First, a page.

Beyond FinTech, some experts predict there may also be a potential threat to banks from tech giants like Google, Amazon and Alibaba, which possess huge volumes of consumer data and often use it to disrupt the status quo. The risk here is that they’ll use the data they collect to try and shake up the banking industry even further.

The Digital Customer

In addition to consumers with nontraditional credit history, traditional banks are missing out on attracting younger generations of digital native consumers who expect streamlined mobile experiences and fast, “in minutes” transactions when it comes to banking or applying for credit and loans.

Research has shown that 43% of millennials abandoned mobile banking activities because the process took too long or was too complicated. The market is expected to grow and it’s predicted that there will be 57.5 million US millennial digital banking users by the end of 2022.

Digital banking became front and centre during COVID-19, with banks needing to quickly adjust data operations for the CARES Act and Paycheck Protection Program (PPP) loan processing. The PPP program highlighted the need for streamlined DataOps to equip banks to handle sudden, large increases in complex data.

There was also demand for digital banking from retail customers during COVID-19, as branches closed or reduced hours during “shutdowns” and customer preferences shifted to online and mobile banking. A recent study states that on April 15, 2020 the daily traffic for mobile banking platforms rose 145% from the March daily average.

It’s expected that digital banking is here to stay. A recent survey by fintech company Novantas found that only 40% of respondents said they expect to return to branches post-COVID.

Addressing Banks’ Data Challenges: The DataOps Platform

Today’s challenge is to take banks’ analytics, machine learning and AI initiatives, such as automated risk scoring, beyond limited experimentation and enable them to become business drivers. Banks certainly have no shortage of data. However, successfully putting that data to work has historically presented a number of challenges. Most significant are data sprawl, data quality, lag time, data governance, and rising costs.

Data Sprawl and Complexity

As data grows and analytics use cases are implemented, data becomes sprawled across lines of business, cloud and on-premises environments and systems. According to a recent survey by Flexera, 93% of enterprises have a multi-cloud strategy and 87% have a hybrid cloud strategy, making it particularly important to have visibility and standardized governance in place across all environments along with the ability to track data lineage as data is accessed, changed or transformed.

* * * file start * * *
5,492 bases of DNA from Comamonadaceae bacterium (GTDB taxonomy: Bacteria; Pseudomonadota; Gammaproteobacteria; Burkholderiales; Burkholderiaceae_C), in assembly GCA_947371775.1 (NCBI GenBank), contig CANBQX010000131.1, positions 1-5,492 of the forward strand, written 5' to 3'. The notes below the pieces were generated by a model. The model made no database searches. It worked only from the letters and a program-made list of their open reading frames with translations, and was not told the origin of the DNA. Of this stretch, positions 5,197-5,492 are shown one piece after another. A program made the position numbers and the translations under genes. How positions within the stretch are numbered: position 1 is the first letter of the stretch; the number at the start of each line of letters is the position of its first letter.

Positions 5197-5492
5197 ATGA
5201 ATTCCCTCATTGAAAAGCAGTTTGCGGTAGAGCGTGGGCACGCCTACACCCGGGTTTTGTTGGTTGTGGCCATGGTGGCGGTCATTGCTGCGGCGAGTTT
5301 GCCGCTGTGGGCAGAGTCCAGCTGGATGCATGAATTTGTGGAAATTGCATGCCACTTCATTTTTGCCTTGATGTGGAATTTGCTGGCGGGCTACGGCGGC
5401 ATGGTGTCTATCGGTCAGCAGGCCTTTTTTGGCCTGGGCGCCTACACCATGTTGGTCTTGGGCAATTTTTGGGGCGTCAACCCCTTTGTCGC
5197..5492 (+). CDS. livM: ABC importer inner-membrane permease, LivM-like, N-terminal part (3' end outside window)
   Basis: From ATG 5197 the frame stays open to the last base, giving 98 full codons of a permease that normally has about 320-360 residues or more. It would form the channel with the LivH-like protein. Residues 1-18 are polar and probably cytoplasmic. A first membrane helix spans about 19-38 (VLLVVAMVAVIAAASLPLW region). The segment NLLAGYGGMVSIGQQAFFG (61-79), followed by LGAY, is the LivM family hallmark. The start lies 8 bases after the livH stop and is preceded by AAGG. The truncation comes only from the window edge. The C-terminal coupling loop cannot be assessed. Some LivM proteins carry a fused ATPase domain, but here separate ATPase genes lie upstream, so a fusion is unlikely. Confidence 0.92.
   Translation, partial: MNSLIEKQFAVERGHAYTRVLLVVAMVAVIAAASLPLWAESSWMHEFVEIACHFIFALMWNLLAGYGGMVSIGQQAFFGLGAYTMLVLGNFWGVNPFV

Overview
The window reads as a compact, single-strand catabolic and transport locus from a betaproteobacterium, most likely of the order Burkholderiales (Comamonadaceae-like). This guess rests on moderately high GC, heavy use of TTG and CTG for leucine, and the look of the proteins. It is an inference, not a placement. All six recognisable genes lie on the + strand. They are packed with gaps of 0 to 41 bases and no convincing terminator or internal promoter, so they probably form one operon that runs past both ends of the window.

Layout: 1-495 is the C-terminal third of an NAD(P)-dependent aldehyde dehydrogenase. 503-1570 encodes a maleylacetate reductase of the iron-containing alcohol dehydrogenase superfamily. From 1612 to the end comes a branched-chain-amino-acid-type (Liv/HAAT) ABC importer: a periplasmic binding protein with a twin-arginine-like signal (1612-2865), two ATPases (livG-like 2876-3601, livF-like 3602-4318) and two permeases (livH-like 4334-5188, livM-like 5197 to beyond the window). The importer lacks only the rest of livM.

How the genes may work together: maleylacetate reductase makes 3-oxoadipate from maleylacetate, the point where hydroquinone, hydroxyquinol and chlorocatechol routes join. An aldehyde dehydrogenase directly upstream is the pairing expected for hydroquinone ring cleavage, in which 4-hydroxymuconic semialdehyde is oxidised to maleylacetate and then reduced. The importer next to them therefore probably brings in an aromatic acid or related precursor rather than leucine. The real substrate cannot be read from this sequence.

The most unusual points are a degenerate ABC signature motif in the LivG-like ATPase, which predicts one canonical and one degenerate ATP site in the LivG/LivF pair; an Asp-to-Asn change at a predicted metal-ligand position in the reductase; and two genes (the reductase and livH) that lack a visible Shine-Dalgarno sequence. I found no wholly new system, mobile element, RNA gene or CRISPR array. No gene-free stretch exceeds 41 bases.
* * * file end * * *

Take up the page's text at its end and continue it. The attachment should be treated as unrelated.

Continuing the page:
Data Quality and 3rd Party Data

Banks spend a lot of time, money and effort on data quality. This is because having data that can be trusted is imperative for the success of any data analytics, machine learning or AI initiative. According to Gartner, organizations estimate the average cost of poor data quality at $12.8 million per year. Concern for data quality is compounded by the fact that many banks leverage multiple 3rd party data sources from vendors such as FiServ, Raymond James, Ellie Mae, and others. It’s critical that banks are able to quickly ingest, cleanse, enrich, transform, and provide access to quality, trusted data in a streamlined and simplified manner.

Data Governance and Regulatory Compliance

Banks must be able to implement and enforce strong data governance policies in order to remain compliant with multiple regulations. Data governance becomes difficult when data spans on-premises, the cloud, applications, and systems across the enterprise. In fact, more than 50% of organizations state that the lack of a standardized (enterprise) approach was the primary barrier to effective data and analytics governance. Standardizing governance across systems is essential to reducing risk and ensuring regulatory compliance.

Rising Data and Vendor Costs

Delivering a positive ROI on analytics, AI and machine learning initiatives can be difficult with rising data and vendor costs. DataOps helps to reduce these costs by automating and streamlining data pipelines to improve efficiency and accelerate analytics. In addition, to hedge against costly “rip and replace” as technologies change over time, banks should consider a DataOps platform that is extensible and easily integrates with existing and new technology so they are not locked into a particular vendor and can adapt to new use cases as they emerge.

A DataOps platform can address all of these challenges – even in complex hybrid environments – by providing:

Extensible Platform: An extensible platform that manages any data type across multiple locations and easily integrates with existing tools to control data sprawl, break down data silos, and reduce IT and vendor costs.